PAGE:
Situation in East Palestine is Off the Rails!

A toxic cloud looms over East Palestine, Ohio

Gene Puskar/Associated Press

A toxic cloud looms over East Palestine, Ohio

On February 3rd, around 9:00 in the evening, a freight train carrying hazardous materials derailed near East Palestine, Ohio. The derailment caused a release of toxic materials into the surrounding environment, polluting the nearby water, soil, and air. 

The local communities were evacuated and a controlled burn of some of the hazardous substances was carried out. Following the crash, multiple lawsuits, including one from the US Department of Justice, were filed against the company that owned the train – Norfolk Southern.

While the cause of the derailment remained unknown for multiple weeks, it was later determined to have been caused by a faulty wheel bearing which had overheated and eventually caught fire. The burning wheel bearing was only discovered after the train passed an HBD or hot bearing detector, which reported that the bearing in question had skyrocketed to 253 degrees over ambient temperature. 

By the time the train was finally stopped, 38 of its 149 cars had been ripped off the tracks and left in a burning heap just outside the small Ohio town. According to Jennifer Homenday of the National Transportation Safety Board, the crash was “100% preventable.”

Of the 38 cars that derailed, 11 contained toxic materials, and 5 contained a chemical called vinyl chloride. Vinyl chloride is a colorless, odorless gas used in the production of PVC piping and a wide variety of other plastic products, as well as being a byproduct in cigarette smoke. Vinyl chloride is a known carcinogen, and in acute concentrations, can cause headaches and disorientation.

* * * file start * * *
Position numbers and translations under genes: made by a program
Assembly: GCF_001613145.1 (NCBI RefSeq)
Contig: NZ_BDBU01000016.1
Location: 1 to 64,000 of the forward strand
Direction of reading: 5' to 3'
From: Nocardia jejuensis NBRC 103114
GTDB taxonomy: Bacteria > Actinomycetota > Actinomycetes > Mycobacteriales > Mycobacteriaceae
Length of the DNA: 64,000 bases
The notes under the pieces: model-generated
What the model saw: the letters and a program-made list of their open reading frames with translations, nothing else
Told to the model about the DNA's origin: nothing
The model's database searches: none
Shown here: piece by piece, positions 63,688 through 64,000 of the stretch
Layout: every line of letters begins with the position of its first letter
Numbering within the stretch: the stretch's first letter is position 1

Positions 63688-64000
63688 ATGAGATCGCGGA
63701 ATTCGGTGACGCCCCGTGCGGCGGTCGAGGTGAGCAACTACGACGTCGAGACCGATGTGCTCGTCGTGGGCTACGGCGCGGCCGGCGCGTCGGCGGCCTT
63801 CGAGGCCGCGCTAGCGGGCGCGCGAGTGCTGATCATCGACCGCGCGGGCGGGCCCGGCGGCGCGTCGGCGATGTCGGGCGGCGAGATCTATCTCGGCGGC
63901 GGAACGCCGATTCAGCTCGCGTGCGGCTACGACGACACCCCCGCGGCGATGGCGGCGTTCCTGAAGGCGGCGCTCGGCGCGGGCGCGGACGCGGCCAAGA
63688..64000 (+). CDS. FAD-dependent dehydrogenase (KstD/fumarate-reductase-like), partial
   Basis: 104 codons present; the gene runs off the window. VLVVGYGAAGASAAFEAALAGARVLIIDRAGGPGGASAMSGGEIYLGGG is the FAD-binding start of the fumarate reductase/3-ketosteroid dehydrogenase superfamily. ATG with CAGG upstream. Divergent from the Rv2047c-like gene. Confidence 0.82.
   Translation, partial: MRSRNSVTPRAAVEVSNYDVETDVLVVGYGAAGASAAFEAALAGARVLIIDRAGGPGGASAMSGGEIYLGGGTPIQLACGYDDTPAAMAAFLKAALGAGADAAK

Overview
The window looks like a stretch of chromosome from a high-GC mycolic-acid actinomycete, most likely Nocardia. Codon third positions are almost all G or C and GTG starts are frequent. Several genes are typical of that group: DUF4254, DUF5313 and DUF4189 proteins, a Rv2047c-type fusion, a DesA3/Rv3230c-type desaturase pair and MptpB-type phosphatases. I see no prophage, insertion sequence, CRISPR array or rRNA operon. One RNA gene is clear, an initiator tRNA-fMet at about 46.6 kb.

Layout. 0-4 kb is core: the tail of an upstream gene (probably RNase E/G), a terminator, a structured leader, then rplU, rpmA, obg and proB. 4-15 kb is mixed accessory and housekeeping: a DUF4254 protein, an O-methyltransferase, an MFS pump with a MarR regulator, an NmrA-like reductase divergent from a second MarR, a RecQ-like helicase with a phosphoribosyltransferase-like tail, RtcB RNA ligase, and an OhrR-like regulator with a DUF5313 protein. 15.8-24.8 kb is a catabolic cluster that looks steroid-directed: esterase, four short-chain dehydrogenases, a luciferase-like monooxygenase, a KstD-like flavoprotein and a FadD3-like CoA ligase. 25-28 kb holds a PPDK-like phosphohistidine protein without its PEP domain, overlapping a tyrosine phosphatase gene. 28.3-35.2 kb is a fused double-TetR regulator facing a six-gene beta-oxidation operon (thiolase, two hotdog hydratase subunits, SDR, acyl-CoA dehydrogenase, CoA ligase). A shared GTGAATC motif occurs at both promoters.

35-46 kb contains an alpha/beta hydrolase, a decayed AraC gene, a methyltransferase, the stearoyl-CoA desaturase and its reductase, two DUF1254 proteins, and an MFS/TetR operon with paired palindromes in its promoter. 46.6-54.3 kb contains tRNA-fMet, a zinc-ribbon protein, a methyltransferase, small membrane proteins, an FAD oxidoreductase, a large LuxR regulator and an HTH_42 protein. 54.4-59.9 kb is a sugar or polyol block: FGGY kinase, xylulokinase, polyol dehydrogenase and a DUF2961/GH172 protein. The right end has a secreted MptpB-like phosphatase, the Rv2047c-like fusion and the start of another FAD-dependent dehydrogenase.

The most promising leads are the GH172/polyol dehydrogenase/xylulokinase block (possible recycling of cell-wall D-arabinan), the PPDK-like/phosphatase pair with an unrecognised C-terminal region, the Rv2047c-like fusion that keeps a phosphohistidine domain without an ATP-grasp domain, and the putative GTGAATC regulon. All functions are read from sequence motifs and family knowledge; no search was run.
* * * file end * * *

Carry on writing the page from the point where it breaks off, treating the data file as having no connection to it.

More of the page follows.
Shortly after the crash, residents of East Palestine soon reported unusual symptoms including headaches, nausea, a burning sensation on the skin, and sore throats. 

The Environmental Protection Agency confirmed that pollutants, including vinyl chloride, were detected in local streams and rivers. According to the Ohio Department of Natural Resources, nearly 45,000 marine animals were killed as a result of the chemical spill.

On February 5th, officials ordered an immediate evacuation of the area within a mile of the crash site amid concerns of a possible explosion. The next day authorities expanded the evacuation area by an additional mile.

Shortly after the evacuation order was expanded on February 6th, emergency crews began releasing and subsequently burning the vinyl chloride. The operation, which was performed to prevent an explosion, produced a massive toxic cloud of smoke which loomed over East Palestine. 

On February 8th, following tests showing that pollutants were within acceptable limits, the evacuation order was lifted and East Palestine residents were allowed to return to their homes.

For many, the blame for this catastrophe lies with Norfolk Southern, the company that owned and operated the train. Norfolk Southern is one of the largest rail companies currently operating within the United States; they own more than 19,000 miles of railroad.

Norfolk Southern has repeatedly apologized for the incident and has already spent over $20,000,000 on the cleanup. According to Norfolk Southern CEO, Alan Shaw, the company will stay in East Palestine until the cleanup is complete, however, Shaw refused to make any actual monetary commitments to the project.

Norfolk Southern, which has repeatedly pushed back against railroad safety regulations, is now being sued by many families from East Palestine who were affected by the crash, as well as by the Ohio State Department, and the US Department of Justice, who filed a lawsuit on behalf of the Environmental Protection Agency. Both the Ohio State Department and DOJ cases are seeking to hold Norfolk Southern responsible for the chemical spill and cover any damages and expenses incurred by their respective agencies. 

This incident has driven many to push for more intense and comprehensive regulation and oversight for railway safety. A new bipartisan bill has been submitted in response to the East Palestine incident. Known as the “Railway Safety Act,” the bill calls for, among other things, more hot bearing detectors along railroads, increased training for new employees, and steeper fines for violations of safety regulations. The legislators hope that the bill will reduce the chances of another event like this happening again.